This 17th-century Jacobean traveling library is a beautifully crafted wooden case created to house a miniature book collection. According to the University of Leeds, the case was most likely commissioned by lawyer, and member of Parliament, William Hakewell in 1617 as New Year’s gift for a friend. Shaped in the form of a large book, the case houses 50 smaller books, creating a portable, traveling library. As Stella Butler, university librarian, reminds us, “It’s essentially a 17th-century e-book reader such as a Kindle.”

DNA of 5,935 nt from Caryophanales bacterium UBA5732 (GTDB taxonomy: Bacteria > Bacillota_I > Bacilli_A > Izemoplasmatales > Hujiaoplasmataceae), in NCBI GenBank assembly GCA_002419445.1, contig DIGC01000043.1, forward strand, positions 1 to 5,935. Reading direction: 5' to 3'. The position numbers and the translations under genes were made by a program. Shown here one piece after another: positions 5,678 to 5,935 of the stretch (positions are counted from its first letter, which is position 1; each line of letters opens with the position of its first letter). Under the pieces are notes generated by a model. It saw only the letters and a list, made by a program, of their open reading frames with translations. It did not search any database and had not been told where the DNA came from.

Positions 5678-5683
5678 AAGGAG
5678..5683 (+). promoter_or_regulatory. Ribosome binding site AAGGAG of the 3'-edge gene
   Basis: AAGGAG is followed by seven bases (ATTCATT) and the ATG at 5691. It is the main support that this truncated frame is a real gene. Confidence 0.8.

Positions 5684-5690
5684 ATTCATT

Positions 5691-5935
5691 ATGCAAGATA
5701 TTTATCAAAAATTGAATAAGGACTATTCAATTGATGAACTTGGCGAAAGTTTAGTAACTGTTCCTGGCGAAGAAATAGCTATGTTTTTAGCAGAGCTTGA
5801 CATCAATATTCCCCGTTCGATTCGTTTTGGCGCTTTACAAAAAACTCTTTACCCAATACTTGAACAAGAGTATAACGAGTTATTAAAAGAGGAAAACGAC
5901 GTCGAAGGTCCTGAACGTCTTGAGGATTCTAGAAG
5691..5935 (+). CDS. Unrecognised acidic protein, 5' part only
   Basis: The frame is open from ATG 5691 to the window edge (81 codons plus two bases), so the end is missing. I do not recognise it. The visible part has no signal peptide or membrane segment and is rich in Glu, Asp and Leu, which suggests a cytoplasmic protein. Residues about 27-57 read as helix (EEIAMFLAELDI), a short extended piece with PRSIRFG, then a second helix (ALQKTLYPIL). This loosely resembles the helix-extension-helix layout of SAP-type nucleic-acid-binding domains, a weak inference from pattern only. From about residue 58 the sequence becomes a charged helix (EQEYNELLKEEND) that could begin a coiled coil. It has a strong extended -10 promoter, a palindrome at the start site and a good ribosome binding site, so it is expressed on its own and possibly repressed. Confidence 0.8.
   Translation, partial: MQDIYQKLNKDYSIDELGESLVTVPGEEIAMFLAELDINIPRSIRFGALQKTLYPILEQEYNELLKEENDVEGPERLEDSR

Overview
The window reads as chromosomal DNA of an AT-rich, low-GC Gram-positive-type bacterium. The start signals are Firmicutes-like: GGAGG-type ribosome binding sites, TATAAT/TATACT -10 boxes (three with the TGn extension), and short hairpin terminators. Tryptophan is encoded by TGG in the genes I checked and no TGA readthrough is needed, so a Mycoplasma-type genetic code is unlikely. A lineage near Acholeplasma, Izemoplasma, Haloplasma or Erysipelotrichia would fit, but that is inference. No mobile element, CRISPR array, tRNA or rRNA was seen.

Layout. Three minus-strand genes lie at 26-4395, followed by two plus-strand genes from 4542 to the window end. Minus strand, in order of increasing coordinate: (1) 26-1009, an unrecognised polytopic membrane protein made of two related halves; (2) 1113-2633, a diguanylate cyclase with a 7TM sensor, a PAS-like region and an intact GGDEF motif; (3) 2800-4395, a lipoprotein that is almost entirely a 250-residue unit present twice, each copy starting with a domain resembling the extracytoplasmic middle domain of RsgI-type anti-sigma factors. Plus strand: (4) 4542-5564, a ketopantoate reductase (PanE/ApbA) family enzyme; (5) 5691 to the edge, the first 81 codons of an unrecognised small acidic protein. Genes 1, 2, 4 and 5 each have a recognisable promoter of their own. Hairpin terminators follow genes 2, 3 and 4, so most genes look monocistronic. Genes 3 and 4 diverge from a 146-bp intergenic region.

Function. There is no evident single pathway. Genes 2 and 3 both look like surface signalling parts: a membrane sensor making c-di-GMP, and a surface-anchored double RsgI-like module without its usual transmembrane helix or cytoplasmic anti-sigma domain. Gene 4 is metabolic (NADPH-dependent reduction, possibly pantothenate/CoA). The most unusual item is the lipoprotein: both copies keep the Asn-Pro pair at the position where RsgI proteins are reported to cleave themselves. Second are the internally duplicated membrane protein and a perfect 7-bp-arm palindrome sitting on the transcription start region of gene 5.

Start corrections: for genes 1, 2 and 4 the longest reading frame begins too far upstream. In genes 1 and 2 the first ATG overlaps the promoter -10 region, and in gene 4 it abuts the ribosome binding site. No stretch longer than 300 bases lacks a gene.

And this wasn’t the only traveling library Hakewell gifted. In fact, over the course of four or five years, he commissioned three others that still exist in collections at the British Library, the Huntington Library in San Marino, California, and the Toledo Museum of Art in Toledo, Ohio, proving that the gift of reading has long been held in high regard.
Eink, E-paper, Think Ink – Collin shares six segments pondering the unusual low-power display technology that somehow still seems a bit sci-fi – http://adafruit.com/thinkink
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